South Sudan's army has vowed it will take back two state capitals seized by rebelling soldiers.
Army spokesman Philip Aguer told VOA that soldiers backing former vice president Riek Machar control Bor in Jonglei state and Bentiu in oil-rich Unity state, but that the military is "capable of dealing with the rebellion."
"Definitely the army will re-control these areas. It's a matter of days and the army will control Jonglei state and we will work for the reestablishment of the full control of the national army over South Sudan."
He also accused fighters backing Machar of shooting at a U.S. aircraft that was evacuating citizens from Bor on Saturday. The U.S. military did not identify the shooters, but said four of its personnel were injured.
Clashes began eight days ago in the capital, Juba, after President Salva Kiir accused Machar of attempting a coup. Machar has not claimed responsibility for a coup attempt but has called on the army to remove the president from office.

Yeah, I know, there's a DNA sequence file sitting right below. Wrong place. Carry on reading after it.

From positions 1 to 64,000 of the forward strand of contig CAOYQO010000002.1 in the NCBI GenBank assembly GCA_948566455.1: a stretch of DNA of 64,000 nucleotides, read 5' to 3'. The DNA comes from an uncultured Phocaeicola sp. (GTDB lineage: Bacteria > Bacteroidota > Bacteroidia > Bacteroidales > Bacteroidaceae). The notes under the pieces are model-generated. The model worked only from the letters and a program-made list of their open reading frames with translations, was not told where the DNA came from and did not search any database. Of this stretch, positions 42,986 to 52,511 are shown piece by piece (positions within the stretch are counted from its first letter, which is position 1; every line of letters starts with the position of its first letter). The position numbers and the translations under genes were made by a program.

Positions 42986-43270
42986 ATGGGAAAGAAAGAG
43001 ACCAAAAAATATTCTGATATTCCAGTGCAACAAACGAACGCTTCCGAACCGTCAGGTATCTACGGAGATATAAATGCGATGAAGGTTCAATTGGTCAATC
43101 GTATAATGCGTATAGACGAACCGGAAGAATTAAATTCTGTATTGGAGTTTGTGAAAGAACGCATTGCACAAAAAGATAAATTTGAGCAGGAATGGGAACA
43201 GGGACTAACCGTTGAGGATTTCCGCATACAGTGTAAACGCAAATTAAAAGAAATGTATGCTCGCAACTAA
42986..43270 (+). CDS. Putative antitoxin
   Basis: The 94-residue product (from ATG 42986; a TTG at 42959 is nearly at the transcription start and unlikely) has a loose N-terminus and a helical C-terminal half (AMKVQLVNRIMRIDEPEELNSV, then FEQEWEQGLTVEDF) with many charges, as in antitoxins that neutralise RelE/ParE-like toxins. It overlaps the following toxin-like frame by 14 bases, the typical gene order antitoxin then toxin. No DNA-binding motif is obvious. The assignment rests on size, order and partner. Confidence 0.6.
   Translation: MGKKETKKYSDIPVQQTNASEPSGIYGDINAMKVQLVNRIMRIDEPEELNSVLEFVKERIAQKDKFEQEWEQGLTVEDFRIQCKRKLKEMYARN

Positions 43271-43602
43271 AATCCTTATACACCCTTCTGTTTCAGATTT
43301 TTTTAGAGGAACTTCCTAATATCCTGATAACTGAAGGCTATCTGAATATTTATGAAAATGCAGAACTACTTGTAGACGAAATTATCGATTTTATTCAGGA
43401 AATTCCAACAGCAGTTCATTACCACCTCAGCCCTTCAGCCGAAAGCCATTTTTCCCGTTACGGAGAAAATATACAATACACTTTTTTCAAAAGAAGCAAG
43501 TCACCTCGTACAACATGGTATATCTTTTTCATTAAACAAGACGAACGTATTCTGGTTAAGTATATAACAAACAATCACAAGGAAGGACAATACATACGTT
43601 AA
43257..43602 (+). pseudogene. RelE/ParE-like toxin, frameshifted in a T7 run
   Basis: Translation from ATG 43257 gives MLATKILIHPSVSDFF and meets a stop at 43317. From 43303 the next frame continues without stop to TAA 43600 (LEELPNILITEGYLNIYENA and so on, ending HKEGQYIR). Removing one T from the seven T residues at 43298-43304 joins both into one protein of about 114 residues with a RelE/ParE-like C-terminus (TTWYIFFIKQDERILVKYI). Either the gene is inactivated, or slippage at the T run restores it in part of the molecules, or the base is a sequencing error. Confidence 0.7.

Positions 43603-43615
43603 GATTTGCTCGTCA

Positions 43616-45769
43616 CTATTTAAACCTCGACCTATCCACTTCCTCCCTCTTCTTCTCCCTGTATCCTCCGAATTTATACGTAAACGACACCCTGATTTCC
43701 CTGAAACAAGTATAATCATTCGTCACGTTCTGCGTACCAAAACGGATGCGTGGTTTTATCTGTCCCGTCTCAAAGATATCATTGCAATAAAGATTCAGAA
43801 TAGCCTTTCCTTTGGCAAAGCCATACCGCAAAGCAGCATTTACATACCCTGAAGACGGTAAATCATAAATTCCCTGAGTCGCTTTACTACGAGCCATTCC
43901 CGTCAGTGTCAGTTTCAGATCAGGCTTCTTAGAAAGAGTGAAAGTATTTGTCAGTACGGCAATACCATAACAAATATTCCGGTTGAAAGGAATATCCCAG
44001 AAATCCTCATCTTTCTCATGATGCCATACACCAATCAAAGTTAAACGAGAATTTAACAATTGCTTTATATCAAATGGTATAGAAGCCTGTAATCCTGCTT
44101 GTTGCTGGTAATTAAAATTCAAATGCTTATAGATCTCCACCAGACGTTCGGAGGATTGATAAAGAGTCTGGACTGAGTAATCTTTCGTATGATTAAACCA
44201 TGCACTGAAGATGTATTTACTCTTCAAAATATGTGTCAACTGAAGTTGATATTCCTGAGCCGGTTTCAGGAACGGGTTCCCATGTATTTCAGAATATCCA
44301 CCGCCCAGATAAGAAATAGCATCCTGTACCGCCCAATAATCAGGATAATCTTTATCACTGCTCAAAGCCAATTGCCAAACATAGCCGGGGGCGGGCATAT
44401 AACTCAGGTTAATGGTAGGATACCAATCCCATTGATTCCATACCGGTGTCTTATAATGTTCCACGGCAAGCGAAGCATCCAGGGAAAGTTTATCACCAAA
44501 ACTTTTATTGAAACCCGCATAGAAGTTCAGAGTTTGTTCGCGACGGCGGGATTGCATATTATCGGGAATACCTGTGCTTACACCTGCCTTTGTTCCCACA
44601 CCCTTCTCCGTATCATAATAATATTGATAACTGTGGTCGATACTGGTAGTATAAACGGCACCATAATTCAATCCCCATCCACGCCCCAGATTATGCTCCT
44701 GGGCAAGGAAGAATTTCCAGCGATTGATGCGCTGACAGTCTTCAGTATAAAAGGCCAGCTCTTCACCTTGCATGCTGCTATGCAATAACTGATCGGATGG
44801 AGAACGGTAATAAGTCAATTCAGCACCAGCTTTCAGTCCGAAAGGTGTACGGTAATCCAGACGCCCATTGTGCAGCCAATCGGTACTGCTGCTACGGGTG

The U.N. humanitarian office says the violence has displaced 62,000 people across five states, and that more than 40,000 have taken refuge on U.N. bases.
U.S. President Barack Obama says he "may take further action" to protect Americans in South Sudan.
Mr. Obama is on vacation in Hawaii, but he said in a letter to congressional leaders Sunday that about 46 U.S. troops were deployed Saturday to help with the evacuation. That is in addition to 45 troops deployed to reinforce the U.S. embassy in Juba.
U.N. Secretary-General Ban Ki-moon called on South Sudan leaders Sunday to find a "political means" to address the conflict. He said the continued violence poses a "dangerous threat" to the future of the young country.
U.N. officials have expressed concern the rift between Mr. Kiir, a member of the Dinka ethnic group, and Machar, an ethnic Nuer, could provoke widespread tribal violence in South Sudan.